The Japanese report11 of FFI documented the absence of clinical insomnia. Insomnia was observed in this Chinese family, and the clinical features seen in the 2 Chinese patients described herein are similar to those seen in white patients with FFI.
The primary site of pathological abnormalities in white patients with FFI is the thalamus.2 This was observed in both of the Chinese patients; however, brainstem involvement was also documented. Both patients described herein have features compatible with brainstem involvement. Patient 1 experienced apnea, diplopia, dysarthria, and dysphagia, and pathological studies demonstrated astrogliosis in the superior colliculus, periaqueductal gray area, and olivary nucleus. PrPSc was also present in the periaqueductal gray matter. Patient 2 experienced diplopia, dysarthria, and dysphagia, and postmortem studies showed severe neuronal loss and astrogliosis of the oliva and degeneration of the vagal nuclei. Neuronal loss and gliosis have been reported in the brainstem in the olivary nuclei in white FFI patients.1 Significant amounts of PrPSc have been demonstrated in several brainstem regions, including the locus coeruleus, periaqueductal gray matter, and olivary nuclei.6 It has been speculated that apnea, observed in several FFI patients, may be due to the pathological features of the brainstem.12 All patients previously described as having respiratory dysfunction who underwent genotyping were homozygous for methionine in the 129 codon. This was also observed in patient 1.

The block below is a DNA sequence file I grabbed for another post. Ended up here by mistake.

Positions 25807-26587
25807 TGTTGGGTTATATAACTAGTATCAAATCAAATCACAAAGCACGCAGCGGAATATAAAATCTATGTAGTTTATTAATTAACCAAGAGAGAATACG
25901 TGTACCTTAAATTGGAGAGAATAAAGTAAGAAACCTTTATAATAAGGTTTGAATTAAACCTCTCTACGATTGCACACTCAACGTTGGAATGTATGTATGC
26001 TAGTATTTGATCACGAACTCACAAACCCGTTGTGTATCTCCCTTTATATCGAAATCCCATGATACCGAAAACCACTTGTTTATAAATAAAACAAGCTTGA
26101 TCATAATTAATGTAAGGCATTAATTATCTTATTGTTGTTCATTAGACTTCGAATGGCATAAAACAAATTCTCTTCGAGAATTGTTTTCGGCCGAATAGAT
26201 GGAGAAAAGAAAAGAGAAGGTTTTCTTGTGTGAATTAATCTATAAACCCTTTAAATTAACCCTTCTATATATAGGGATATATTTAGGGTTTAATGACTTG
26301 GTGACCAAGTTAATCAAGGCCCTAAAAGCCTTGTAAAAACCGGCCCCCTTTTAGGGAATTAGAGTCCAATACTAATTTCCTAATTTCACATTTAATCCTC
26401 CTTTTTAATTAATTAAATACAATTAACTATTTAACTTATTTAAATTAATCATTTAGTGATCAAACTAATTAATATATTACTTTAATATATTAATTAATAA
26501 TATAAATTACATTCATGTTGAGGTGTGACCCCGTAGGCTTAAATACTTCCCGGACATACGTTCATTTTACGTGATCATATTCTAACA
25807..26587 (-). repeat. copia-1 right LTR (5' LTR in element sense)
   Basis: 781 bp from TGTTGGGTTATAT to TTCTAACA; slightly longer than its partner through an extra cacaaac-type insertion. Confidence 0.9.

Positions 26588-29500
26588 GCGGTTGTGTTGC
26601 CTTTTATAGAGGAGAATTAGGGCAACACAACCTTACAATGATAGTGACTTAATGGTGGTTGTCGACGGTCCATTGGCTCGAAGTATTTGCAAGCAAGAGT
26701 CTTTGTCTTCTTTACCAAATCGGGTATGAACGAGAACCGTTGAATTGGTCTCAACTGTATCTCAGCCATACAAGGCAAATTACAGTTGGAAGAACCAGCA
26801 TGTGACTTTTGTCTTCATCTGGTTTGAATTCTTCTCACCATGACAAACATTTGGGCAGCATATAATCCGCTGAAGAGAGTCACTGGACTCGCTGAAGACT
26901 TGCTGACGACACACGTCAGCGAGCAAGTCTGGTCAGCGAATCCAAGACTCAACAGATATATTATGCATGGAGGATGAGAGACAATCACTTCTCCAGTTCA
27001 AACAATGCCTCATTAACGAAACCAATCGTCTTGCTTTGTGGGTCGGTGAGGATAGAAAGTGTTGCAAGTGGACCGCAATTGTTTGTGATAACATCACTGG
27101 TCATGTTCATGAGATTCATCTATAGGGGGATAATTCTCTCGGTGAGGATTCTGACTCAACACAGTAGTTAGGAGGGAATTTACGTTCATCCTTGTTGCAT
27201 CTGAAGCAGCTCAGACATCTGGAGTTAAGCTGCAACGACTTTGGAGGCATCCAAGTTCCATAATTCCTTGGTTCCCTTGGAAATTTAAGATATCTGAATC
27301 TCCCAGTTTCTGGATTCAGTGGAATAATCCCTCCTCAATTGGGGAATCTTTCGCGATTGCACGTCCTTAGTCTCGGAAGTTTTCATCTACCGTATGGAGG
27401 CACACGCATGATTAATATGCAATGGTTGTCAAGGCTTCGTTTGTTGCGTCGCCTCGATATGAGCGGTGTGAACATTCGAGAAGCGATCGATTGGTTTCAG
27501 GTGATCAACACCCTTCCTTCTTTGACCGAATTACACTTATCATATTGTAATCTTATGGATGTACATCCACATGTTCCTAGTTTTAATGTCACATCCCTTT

Western blot analysis demonstrated that the calculated percentages of the 3 isoforms of PrPSc (diglycosylated, monoglycosylated, and unglycosylated) from the medial dorsal thalamus and from 11 areas of the brain were comparable to those found in similar brain regions in white FFI patients.6